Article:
The Takshashila Institution and Observer Research Foundation Organise ‘Asserting Democracy in India’s Foreign Policy’

The Takshashila Institution, in collaboration with the Observer Research Foundation (ORF) organised a panel discussion on session in Bengaluru to discuss “Asserting Democracy in India’s Foreign Policy.” The event is a collaborative effort to  deliberate new ways to make democractic values stand in the forefront of Indian foreign policy.

After welcome remarks from Dr. Niranjan Sahoo, Senior Fellow at ORF  and Mr. Manoj Kewalramani, Associate Fellow at Takshashila, the panel commenced with Amb. Vijay Latha Reddy posed four key questions that would shape the discussion  — 

  1. Why does India not yet have a policy on democracy?
  2. Is India really a reluctant democracy as other label it?
  3. Why is India reluctant to assert democracy?
  4. Can regional forums and agencies be a platform for promoting democracy?

Ambassador N. Ravi outlined the history of India’s efforts to promote democracy, and stated that India had done reasonably well in its effort to promote democracy, be it in protecting its own democratic values by building-up defences against adversaries or helping Bangladesh win independence. Amb. Ravi pointed out India’s relations with Afghanistan, where India has assisted the Afghan government in running elections.Speaking on India’s stance on the events in Russia, he said that every country must be left free to develop its own character, without external interference.   He concluded that the best way to assert democracy is for India to showcase what it has achieved.

Building on Amb. Ravi’s comments, Pranay Kotasthane, head of Research at Takshashila, said that India can assert democracy in its foreign policy by striving towards solving many of the world’s problems that persist today.  As India’s national interest is to achieve yogakshema  — to bring peace and prosperity to all citizens, we must try solving problems in the areas of nuclear weapons, such as pushing for a Global No-First Use Treaty (GNFU) and countering climate change.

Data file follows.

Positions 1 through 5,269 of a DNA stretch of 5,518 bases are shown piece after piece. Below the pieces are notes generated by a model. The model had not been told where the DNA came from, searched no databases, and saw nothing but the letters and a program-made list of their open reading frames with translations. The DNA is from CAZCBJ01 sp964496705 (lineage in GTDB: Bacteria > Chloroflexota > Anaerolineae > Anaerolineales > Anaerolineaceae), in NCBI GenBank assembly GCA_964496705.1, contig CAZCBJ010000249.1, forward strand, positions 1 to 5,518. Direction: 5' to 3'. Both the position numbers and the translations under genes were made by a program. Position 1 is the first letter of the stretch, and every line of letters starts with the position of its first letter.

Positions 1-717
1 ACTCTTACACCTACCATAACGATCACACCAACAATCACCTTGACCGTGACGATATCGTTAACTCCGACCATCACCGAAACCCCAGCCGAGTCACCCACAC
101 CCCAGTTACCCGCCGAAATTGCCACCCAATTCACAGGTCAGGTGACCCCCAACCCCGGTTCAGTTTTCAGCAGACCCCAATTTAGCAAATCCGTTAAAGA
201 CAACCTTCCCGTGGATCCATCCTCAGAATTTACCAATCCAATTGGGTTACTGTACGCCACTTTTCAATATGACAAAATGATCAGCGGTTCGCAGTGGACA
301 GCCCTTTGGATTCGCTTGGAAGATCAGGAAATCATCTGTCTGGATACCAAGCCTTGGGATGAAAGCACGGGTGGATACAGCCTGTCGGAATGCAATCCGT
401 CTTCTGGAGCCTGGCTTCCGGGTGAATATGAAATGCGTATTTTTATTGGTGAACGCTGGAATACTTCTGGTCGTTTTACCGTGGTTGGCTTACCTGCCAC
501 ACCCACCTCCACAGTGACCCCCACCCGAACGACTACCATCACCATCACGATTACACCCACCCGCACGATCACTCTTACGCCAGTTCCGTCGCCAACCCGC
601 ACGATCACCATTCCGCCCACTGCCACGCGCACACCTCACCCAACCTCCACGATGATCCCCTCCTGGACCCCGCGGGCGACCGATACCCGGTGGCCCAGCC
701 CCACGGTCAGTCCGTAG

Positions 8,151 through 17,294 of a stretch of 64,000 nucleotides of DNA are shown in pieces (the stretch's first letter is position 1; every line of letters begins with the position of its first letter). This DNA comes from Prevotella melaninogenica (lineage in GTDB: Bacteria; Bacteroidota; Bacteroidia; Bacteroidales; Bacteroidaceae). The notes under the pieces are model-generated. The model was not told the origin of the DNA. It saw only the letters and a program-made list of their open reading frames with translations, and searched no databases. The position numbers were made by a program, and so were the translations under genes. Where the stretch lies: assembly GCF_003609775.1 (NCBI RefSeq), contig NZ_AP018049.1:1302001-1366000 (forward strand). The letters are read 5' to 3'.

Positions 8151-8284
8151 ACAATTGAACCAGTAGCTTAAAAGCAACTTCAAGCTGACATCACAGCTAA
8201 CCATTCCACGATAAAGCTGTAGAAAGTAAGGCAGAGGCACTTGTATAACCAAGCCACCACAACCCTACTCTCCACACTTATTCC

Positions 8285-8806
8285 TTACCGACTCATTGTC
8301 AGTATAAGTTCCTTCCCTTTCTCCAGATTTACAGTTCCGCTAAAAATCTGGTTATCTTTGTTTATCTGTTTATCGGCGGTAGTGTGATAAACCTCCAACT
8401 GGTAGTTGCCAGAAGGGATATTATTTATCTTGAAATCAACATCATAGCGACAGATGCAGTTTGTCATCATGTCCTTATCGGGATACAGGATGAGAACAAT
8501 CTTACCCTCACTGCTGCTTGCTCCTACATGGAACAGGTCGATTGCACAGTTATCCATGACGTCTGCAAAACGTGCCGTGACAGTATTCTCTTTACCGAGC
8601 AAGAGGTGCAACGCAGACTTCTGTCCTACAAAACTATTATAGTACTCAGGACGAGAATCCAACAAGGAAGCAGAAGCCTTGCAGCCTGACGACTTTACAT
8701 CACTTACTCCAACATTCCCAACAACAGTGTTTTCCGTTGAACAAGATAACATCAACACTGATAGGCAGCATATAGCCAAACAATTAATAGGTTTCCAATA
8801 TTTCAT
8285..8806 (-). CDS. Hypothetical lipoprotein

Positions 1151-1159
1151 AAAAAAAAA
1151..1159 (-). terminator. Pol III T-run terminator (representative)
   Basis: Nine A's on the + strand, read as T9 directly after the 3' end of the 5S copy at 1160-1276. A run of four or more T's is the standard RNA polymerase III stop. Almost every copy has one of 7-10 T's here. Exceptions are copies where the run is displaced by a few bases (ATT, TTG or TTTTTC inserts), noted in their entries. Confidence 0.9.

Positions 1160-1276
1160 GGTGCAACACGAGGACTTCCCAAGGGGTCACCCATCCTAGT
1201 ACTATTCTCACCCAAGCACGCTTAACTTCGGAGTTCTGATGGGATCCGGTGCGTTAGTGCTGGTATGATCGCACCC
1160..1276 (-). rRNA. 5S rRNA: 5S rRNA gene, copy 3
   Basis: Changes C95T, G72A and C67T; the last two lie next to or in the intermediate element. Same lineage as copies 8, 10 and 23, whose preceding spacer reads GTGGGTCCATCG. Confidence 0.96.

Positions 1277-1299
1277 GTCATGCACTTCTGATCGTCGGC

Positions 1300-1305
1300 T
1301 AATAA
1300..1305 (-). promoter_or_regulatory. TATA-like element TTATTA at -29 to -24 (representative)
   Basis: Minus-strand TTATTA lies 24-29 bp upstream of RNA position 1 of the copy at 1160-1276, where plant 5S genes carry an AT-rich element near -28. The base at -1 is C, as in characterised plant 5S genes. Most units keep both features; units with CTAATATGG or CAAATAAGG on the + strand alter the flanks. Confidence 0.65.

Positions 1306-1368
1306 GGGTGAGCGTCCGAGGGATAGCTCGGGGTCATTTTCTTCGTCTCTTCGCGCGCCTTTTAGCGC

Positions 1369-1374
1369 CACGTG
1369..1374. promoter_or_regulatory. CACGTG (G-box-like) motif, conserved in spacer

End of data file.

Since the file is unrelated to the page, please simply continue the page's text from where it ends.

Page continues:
Zorawar Daulet Singh, a Fellow at the Centre for Policy Research, spoke about India’s worldview and how it is different from the Western worldview in its characteristics. He said that India’s worldview is a hybrid of values and  multi-civilisational, which accommodates a panoply of cultures. This, he said, is very different from that of the Western liberal order which is not accommodative in nature. With the backing of empirical evidence, he argued that Indian liberalism is very different from the West’s absolute liberalism. Dr. Singh concluded his remarks by providing a few policy recommendations. He stressed on capacity-building, improving people-to-people ties and improving our educational institutions.

Bringing our attention to India’s relations with its neighbours, Dr. Sudha Ramachandran pointed out that unlike the United States or the European Union  — who provide direct assistance to promote democratic values, India’s support has been indirect, and has been done through and under the United Nations. This indirect assistance has mainly been done through development projects and providing aid through the UN. 

However, Dr. Ramachandran argued that India taking credit for promoting democracy in its neighbourhood, such as Bhutan, is by itself undemocratic in nature. Sue further stated that India could do much more to improve democracy in Nepal and Bhutan as democracy has not matured fully in these countries. Taking a more critical approach, Dr. Ramachandran concluded her remarks by pointing out that despite India’s ambitions to promote democracy, it has failed in this effort.

Highlighting the past successes and unique nature of democracy in India, Ash Narain Roy, Director, Institute of Social Sciences (ISS), said democracy is about the means, and not about the ends. Mr. Roy drew a comparison between democracy in India and democracy in East Asia, and stressed that India’s policy is to build strong democracy before building a strong economy, which is in strong contrast from how East Asian countries perceive democracy He concluded his remarks by stating that Indian exceptionalism is no delusion, but a reality.

At the end of the discussion, the panelists invited questions fro n the audience and provided additional insights and remarks. The event was concluded with a vote of thanks from Mr. Kewalramani.

(With inputs from Satvik Puti)